A couple planning to enter a marriage or civil partnership may decide to enter into an agreement that shows what they intend to happen to their money and property in the event that their marriage or civil partnership were to end.
Rest assured that entering into a pre-nuptial agreement does not mean that you are more likely to get divorced, such agreements can be particularly beneficial where one or other of you has substantially greater capital or income than the other, or when one or both of you wish to protect assets that you have owned prior to your marriage, including inheritances. They are also beneficial if one or both of you have children from a previous marriage, and you wish to protect assets for the purpose of inheritance planning.
So the big question is, are they binding? Currently, in England and Wales, pre-nuptial agreements are not strictly binding in the event of a later divorce, but the terms of a pre-nuptial agreement may be decisive in the event of a dispute dealt with by the court unless the effect of the agreement would be unfair. To improve the prospect that the court will not consider the agreement to be unfair, there are some rather strict rules to be followed, one of these is that you both must have set out your full financial circumstances (called financial disclosure) and take independent legal advice on the agreement and its effects.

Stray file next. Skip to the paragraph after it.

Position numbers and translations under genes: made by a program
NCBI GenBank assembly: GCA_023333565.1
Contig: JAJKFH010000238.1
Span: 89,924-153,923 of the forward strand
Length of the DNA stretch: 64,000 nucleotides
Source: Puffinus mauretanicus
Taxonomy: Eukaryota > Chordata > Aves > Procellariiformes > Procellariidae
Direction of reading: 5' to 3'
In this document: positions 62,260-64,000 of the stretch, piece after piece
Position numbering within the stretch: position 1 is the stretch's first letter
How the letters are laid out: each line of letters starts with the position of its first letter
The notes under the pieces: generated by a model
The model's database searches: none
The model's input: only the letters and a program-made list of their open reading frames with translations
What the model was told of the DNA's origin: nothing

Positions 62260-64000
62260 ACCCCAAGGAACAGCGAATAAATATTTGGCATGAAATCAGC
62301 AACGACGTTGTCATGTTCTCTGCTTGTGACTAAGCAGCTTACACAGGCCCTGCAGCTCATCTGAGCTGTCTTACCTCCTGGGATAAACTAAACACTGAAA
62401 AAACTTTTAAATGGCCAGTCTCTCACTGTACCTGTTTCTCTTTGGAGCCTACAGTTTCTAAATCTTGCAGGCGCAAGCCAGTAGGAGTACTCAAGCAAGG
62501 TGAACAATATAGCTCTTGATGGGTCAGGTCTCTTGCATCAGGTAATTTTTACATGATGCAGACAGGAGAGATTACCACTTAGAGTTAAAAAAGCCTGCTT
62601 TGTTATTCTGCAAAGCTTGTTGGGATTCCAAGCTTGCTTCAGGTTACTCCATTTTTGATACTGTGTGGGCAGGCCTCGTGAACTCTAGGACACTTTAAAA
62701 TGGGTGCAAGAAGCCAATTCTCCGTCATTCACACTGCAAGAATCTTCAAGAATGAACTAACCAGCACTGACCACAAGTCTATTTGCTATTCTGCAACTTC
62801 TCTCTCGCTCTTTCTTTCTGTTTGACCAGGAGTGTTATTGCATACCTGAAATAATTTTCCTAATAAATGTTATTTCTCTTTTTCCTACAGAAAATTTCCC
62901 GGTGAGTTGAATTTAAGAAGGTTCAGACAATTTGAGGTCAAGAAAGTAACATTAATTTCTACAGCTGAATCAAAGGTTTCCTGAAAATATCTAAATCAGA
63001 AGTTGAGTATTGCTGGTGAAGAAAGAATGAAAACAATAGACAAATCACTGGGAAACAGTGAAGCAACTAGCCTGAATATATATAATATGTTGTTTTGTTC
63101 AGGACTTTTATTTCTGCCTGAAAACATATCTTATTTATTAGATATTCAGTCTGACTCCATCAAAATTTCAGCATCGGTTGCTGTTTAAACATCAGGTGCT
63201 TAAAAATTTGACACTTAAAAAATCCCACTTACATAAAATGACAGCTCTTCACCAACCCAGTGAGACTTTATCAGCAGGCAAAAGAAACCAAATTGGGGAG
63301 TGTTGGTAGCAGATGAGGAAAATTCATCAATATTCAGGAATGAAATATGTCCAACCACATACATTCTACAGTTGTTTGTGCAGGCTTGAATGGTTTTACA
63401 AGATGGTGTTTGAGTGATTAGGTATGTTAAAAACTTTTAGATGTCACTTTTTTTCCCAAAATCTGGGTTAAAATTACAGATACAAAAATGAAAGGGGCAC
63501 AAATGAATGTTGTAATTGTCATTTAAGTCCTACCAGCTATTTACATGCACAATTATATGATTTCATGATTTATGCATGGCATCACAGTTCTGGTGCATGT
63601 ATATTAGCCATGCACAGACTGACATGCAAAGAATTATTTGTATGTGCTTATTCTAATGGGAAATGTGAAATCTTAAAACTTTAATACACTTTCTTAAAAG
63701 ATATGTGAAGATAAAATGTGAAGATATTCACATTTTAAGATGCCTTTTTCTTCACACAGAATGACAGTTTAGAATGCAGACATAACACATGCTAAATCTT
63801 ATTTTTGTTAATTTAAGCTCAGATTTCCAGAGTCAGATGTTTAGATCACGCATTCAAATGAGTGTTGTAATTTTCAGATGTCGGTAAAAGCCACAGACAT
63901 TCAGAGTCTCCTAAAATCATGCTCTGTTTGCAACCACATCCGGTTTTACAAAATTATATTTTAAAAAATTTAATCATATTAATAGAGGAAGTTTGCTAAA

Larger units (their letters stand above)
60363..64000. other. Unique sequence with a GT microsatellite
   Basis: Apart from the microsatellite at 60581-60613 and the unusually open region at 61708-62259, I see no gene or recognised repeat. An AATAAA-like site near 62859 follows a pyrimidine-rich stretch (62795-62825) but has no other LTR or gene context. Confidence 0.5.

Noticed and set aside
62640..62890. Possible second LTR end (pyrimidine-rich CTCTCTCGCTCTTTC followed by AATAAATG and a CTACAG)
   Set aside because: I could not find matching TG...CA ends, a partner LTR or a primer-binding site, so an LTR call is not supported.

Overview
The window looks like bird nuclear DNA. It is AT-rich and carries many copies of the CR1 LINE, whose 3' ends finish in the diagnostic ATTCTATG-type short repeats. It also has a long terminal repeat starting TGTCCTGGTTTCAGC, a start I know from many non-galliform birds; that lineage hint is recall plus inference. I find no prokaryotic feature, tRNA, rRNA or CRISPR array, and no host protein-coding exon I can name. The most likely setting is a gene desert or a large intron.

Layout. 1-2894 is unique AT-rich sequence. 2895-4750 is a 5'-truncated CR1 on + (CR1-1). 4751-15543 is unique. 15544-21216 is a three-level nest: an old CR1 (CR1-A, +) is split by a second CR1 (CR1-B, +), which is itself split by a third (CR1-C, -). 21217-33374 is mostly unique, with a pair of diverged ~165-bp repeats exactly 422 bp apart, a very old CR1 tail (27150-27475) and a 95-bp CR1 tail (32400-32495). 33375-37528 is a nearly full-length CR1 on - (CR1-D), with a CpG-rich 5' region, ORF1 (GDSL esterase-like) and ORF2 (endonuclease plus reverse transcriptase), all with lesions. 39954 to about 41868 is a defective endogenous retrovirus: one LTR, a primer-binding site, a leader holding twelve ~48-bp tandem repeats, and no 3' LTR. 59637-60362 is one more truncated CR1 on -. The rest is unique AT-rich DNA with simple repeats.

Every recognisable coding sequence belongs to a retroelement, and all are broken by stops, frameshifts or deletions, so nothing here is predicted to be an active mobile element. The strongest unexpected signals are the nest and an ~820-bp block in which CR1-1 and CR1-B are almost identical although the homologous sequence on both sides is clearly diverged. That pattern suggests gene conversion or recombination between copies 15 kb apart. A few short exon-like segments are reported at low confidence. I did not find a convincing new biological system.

Neither of you must feel pressurised into entering into the agreement and therefore good practice suggests that any pre-nuptials should be concluded within 21 days of the date of a marriage. Additionally, by entering into the agreement you must intend to create legal relations and execute the document as a deed.
A pre-nuptial agreement is a bespoke document drawn up for your particular circumstances. You do need to take the advice of a solicitor though as to the types of provision that are likely to be enforceable.
All in all, we should see pre-nuptial agreements as a positive thing - they can give more certainty as to the financial arrangements in the event that you divorce. It can be an effective way to protect assets that you may have had prior to the marriage and it can be an effective way to protect assets that you had prior to the marriage.